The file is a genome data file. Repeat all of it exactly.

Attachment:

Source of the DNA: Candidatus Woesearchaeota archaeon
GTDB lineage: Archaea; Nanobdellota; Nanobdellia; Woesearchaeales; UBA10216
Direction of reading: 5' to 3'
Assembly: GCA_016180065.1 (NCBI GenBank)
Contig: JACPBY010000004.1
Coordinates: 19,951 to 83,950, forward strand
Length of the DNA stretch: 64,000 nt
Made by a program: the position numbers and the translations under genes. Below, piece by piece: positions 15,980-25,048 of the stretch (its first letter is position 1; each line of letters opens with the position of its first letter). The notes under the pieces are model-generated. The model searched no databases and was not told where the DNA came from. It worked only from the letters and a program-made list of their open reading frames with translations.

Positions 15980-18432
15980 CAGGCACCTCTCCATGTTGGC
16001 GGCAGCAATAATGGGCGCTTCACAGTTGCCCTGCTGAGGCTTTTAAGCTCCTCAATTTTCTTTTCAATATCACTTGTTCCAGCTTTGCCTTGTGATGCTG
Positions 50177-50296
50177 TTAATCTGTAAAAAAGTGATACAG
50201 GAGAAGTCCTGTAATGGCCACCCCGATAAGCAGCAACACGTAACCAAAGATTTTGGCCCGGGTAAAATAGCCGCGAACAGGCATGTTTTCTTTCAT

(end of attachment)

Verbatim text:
Source of the DNA: Candidatus Woesearchaeota archaeon
GTDB lineage: Archaea; Nanobdellota; Nanobdellia; Woesearchaeales; UBA10216
Direction of reading: 5' to 3'
Assembly: GCA_016180065.1 (NCBI GenBank)
Contig: JACPBY010000004.1
Coordinates: 19,951 to 83,950, forward strand
Length of the DNA stretch: 64,000 nt
Made by a program: the position numbers and the translations under genes. Below, piece by piece: positions 15,980-25,048 of the stretch (its first letter is position 1; each line of letters opens with the position of its first letter). The notes under the pieces are model-generated. The model searched no databases and was not told where the DNA came from. It worked only from the letters and a program-made list of their open reading frames with translations.

Positions 15980-18432
15980 CAGGCACCTCTCCATGTTGGC
16001 GGCAGCAATAATGGGCGCTTCACAGTTGCCCTGCTGAGGCTTTTAAGCTCCTCAATTTTCTTTTCAATATCACTTGTTCCAGCTTTGCCTTGTGATGCTG
Positions 50177-50296
50177 TTAATCTGTAAAAAAGTGATACAG
50201 GAGAAGTCCTGTAATGGCCACCCCGATAAGCAGCAACACGTAACCAAAGATTTTGGCCCGGGTAAAATAGCCGCGAACAGGCATGTTTTCTTTCAT